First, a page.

Again, there’s nothing about that language or its arrangement that is difficult to comprehend; the trouble is, we’ve got signifiers, but no specific content. “This was the next time after what was supposed to be the last time.” What is “this”? we think. The next time for what? The last time for what? All we know for sure is that “this” is an occasion, and it’s significant because it wasn’t supposed to happen.
The next sentence puts us at ease by offering clear and explicit information—two characters and a bit of action: “The father parked at the curb before the White Front, and the boy found himself making a prayer.”
So we’ve got a boy and his father, and the boy seems to be worried. The tension is maintained, but so is the mystery—we still don’t know what’s going on, or why it’s important. The boy’s worry mirrors our own unease about not knowing what the narrator is referring to.
The paragraph continues, “It was Sunday, after all, and this was what his mother did when faced with his father’s stubborn refusal to do what he said he’d do. Or not do what he said he’d not do.”
That first sentence created a desire to know certain information: What is this significant event? And why isn’t it supposed to happen? We still don’t have an answer, but the context for the question is becoming increasingly clear—so while we’re eager to have those initial questions answered, we’re content to wait a little longer, because we’re getting what seems to be important information. By the third paragraph, when we learn the father and son are parked in front of a bar, we think we’ve got a clue; but by that time the focus of the narrative is no longer the simple fact of what’s going on, but the difficult situation the boy is in, and his father’s obliviousness, or self-interest, and the mother’s influence, or lack of it. The story has shifted our attention from a minor mystery to a more significant one. On some level or another nearly every successful story works this way, leading us from one mystery to another, like stepping stones across a river.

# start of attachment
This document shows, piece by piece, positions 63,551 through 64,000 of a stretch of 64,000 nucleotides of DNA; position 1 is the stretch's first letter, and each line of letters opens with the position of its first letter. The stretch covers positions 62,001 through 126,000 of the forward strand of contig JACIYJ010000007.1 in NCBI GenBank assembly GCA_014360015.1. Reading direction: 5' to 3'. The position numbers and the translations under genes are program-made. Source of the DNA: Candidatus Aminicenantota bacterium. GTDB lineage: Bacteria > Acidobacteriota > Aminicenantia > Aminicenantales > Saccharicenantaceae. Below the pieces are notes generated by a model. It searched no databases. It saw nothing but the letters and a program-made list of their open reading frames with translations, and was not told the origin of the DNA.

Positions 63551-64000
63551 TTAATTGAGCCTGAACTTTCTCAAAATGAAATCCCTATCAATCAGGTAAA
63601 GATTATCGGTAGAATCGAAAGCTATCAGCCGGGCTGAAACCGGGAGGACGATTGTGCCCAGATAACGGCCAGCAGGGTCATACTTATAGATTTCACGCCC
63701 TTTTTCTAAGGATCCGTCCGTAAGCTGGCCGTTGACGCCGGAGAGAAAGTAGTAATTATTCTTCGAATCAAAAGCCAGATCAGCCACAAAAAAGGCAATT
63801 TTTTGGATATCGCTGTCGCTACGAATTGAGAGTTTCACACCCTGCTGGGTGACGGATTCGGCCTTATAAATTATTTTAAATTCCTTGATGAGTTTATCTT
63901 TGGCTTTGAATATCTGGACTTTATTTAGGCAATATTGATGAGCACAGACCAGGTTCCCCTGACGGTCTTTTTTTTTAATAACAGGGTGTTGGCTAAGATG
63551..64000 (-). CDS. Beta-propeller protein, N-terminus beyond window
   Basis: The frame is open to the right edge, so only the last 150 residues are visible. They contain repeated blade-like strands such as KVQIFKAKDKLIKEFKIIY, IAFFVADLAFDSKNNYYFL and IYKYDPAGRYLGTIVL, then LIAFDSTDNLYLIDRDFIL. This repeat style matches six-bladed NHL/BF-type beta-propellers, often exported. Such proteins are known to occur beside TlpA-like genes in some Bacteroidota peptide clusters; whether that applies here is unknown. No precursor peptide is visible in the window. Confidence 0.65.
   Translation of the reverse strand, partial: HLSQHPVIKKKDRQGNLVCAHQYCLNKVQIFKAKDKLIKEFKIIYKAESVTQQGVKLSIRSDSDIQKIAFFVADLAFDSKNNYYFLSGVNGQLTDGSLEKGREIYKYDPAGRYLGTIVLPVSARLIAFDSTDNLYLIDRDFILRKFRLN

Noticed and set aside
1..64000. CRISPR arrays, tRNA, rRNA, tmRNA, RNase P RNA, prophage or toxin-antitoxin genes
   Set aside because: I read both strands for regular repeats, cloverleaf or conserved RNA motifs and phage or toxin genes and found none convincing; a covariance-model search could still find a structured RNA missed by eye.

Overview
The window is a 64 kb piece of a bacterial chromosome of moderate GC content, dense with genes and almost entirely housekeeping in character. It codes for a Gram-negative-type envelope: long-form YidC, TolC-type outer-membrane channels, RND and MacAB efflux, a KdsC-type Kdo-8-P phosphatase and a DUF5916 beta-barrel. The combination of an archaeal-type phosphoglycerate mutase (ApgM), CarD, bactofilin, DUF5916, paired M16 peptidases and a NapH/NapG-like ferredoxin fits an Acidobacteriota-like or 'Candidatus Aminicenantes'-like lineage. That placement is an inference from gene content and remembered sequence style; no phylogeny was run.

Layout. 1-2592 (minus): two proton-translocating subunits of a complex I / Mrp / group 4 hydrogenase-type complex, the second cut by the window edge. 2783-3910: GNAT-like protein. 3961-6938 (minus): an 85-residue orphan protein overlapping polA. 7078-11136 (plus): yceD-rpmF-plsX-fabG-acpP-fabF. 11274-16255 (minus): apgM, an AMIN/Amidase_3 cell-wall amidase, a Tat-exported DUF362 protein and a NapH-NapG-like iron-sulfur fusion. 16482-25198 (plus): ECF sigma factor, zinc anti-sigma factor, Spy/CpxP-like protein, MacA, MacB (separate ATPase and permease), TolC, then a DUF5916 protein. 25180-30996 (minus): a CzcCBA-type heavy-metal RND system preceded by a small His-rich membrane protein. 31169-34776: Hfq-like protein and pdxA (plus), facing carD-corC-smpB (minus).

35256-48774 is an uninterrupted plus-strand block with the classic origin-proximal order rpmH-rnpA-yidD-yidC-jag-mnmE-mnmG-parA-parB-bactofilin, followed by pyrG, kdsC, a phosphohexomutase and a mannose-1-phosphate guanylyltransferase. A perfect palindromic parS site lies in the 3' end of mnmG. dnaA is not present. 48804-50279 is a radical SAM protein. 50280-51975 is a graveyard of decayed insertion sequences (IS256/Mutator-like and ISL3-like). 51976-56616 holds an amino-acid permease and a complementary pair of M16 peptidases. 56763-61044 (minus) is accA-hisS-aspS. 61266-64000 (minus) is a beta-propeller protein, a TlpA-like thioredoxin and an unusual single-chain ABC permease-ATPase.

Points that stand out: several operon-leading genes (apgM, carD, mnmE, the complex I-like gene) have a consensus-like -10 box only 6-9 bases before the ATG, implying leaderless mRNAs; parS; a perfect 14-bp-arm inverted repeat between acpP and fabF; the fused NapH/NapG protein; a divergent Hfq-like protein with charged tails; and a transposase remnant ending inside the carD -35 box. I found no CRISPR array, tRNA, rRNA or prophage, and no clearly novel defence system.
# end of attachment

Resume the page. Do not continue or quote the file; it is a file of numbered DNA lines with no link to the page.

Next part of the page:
This is a useful example because we might sometimes tell ourselves that every sentence in a story should be beautiful, or finely wrought, or exquisitely detailed, or that it should present the reader with a new and brilliant figure of speech. But that first sentence–“This was the next time after what was supposed to be the last time.”—is one I might be inclined to mark in a student manuscript, scrawling something like “vague’ or “confusing”—because it would probably be followed by similarly abstract assertions. The combination of the abstract and the concrete, coupled with the deliberate release of contextualizing information, is what makes this writing strategic. In that first sentence, Nelson is not trying to find her way into the story—she’s deliberately creating questions she knows we’ll want answers to.
Simply omitting information doesn’t create a sense of mystery or tension; you don’t know my shoe size, but you don’t care. The reader needs to be made to want to know what’s being withheld or obscured. If the reader isn’t provoked to want to know more, the story has no forward momentum, no sense of urgency.
Like Nelson, Charles D’Ambrosio writes clear and precise prose which moves seamlessly from the colloquial to high diction and back. For our purposes I’d like to isolate a few sentences in his story “The Scheme of Things” to show how they subtly prepare the reader for a bit of trickery. The story begins with description of one of the two main characters: